I love that so many crafts are experiencing a renaissance. It tickles me pink! Bloody heck even macramé is 'cool' again! I remember making pot hangers in primary school! I love it! And Granny squares! Wow! Who would have thought our grungy opp shop and street finds to furnish our inner city flats in the late 80's early 90's - loved and/or hand made by our Nonna's, to be abandoned by our parents - would become an adored 'style' by the next round of generational 'hipsters', and that all those Saturday mornings spent crafting on the lounge room floor in your P.J's, or in your mums sewing cabinet 'messing up the threads', would actually lead to something beautiful.
There has been some talk of late (even bitchy heated debate by some in social media circles) about what hand made is. People do like to define things and put them in boxes after all, and that in itself is not altogether a bad thing.
And I have found that when we are talking and/or thinking about making or buying 'hand made', sometimes things like fair trade, local, green, eco, sustainable, et cetera ... words like this often get thrown around at the same time as 'hand made'. Which is great! It gets people thinking.
This gets me to thinking about my supplies for my hand made items. Are they fitting into what it means to me, to be labeled and put in the same box as hand made? Is the wool for my latest granny square project truly local? Or have I just bought it from my local mega craft shop? Is it shawn from Australian sheep, and milled in an Australian knitting mill? Are my cushion inserts made from environmentally friendly materials? Are they made in Australia? Are my fabrics made in sustainable and responsible ways? I suppose we can only do our best to answer these questions for ourselves.
All of which leads to somewhat harder questions ... Like, what is truly handmade?
What is the difference between piecing something together, or decorating it, or creating something from 'scratch'?
Did you bake the cake if you used a packet mix? Or only if you grew the wheat to grind the flour, and raised the chickens to lay the eggs?
It's awesome that you can get so many organic and sustainable materials and supplies theses days, and the internet has made it so easy to reach suppliers and buy specialist materials. But is it ok to embellish or decorate a T-shirt purchased from your local Kmart and call it 'handmade'?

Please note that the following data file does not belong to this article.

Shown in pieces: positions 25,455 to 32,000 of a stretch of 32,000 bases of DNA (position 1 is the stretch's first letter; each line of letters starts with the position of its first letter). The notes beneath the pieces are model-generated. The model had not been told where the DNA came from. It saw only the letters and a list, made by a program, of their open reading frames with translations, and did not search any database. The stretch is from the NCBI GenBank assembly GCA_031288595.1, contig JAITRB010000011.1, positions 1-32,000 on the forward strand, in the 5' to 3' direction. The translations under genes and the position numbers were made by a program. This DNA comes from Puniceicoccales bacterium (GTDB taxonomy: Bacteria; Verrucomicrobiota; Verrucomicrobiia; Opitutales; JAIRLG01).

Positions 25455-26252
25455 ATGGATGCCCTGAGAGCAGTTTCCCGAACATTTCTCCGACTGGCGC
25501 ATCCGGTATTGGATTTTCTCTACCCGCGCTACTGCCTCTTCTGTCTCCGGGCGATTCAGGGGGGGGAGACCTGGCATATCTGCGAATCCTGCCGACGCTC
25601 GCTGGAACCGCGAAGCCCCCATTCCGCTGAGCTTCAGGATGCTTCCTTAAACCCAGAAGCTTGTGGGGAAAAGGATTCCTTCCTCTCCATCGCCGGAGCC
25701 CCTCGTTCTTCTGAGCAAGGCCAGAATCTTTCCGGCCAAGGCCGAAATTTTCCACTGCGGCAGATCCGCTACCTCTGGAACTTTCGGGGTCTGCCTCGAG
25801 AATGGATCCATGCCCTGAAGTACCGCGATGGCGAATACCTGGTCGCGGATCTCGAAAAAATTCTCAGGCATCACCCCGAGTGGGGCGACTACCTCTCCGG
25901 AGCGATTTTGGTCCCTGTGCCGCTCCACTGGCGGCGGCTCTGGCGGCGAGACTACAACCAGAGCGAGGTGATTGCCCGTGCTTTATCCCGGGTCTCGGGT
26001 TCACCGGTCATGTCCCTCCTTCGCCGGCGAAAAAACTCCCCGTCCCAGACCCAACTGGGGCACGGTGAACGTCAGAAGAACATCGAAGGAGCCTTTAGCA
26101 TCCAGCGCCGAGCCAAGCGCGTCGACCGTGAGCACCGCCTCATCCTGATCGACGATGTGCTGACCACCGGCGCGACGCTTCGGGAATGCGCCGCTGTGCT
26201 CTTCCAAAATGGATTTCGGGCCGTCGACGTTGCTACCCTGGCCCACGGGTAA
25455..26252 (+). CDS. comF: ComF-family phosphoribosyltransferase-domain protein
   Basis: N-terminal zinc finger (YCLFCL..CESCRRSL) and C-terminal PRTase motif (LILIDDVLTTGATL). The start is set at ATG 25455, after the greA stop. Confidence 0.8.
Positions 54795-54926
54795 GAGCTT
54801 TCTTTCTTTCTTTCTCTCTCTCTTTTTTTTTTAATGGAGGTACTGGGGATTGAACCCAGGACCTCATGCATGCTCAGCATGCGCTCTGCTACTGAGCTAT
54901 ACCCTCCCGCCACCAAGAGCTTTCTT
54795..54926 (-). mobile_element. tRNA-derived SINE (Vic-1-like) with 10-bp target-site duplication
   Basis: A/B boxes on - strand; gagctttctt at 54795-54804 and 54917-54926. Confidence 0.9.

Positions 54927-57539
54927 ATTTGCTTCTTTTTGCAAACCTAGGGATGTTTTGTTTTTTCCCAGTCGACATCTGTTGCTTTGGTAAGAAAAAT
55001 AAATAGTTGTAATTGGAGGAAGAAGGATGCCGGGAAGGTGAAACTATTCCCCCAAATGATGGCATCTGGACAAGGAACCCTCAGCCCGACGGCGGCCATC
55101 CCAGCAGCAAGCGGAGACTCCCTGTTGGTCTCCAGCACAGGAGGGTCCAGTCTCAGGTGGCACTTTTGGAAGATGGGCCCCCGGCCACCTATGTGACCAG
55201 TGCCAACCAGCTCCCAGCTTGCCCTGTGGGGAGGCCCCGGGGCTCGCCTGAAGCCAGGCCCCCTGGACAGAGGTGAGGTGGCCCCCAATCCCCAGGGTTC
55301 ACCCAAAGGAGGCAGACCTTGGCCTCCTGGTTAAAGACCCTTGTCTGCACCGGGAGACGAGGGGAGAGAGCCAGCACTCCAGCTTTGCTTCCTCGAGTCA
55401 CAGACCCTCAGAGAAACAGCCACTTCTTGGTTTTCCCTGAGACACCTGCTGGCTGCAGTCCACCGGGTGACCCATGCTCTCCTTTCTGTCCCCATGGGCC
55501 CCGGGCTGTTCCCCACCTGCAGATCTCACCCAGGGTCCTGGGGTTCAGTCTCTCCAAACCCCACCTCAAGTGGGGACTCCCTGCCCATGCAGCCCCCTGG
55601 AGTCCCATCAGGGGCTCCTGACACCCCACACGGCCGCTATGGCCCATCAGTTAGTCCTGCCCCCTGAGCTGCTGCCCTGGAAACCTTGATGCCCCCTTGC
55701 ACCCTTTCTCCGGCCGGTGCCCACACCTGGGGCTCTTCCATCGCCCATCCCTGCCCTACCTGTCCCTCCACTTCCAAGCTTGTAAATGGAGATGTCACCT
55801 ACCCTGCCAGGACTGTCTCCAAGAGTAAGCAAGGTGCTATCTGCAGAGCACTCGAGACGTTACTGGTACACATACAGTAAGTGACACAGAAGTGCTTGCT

In light of the recent incidents in Bangladesh, (which is only bringing these cruelties to our attention again, (because it ain't the first time) but it does not really effect us enough to be changing our ways,) and from what I know of factory workers, and of conditions in factory settings in most parts of the world (including piece workers and out workers in our own sweet land, and we won't go into the exploits of 'chain' employees at all right now) ... I tend to think not. Phew!
So is it important to me, that what I call 'hand made' is the same as what others call 'hand made'? Probably not. There is room in this world for all types. And there is no reason that we can't all play nice.
So maybe, more importantly, I should be asking myself ... Is it important to me, that what I make with my own hands, is made with the best sourced fabrics, materials and bits that I can find?
Is "local, sustainable, eco friendly, responsible, fair trade" and other concepts such as these, important to me when gathering materials for my hand made creations? I think 'fuck yeah!' is putting it mildly :)
At least it gets us all thinking. and considering things a bit more.
Mindfulness is a brilliant thing, if only a first (yet constant) step.
Here is a link to a what I think is the best wool mill around :)
If you are out that way do drop in, because they have lots of specials bins there and stuff that they don't sell online ... Like Australian 100% wool stuffing for stuffing your wool felt and other such projects, as well as wool for spinning, dying, or felting yourself, as well as a stack of beautiful yarns for knitting and crochet et cetera.
Feel free to leave a comment about what 'hand made' means to you, or maybe you know of a great local supplier that you want to support by sharing a link :)
Happy hand made love everyone!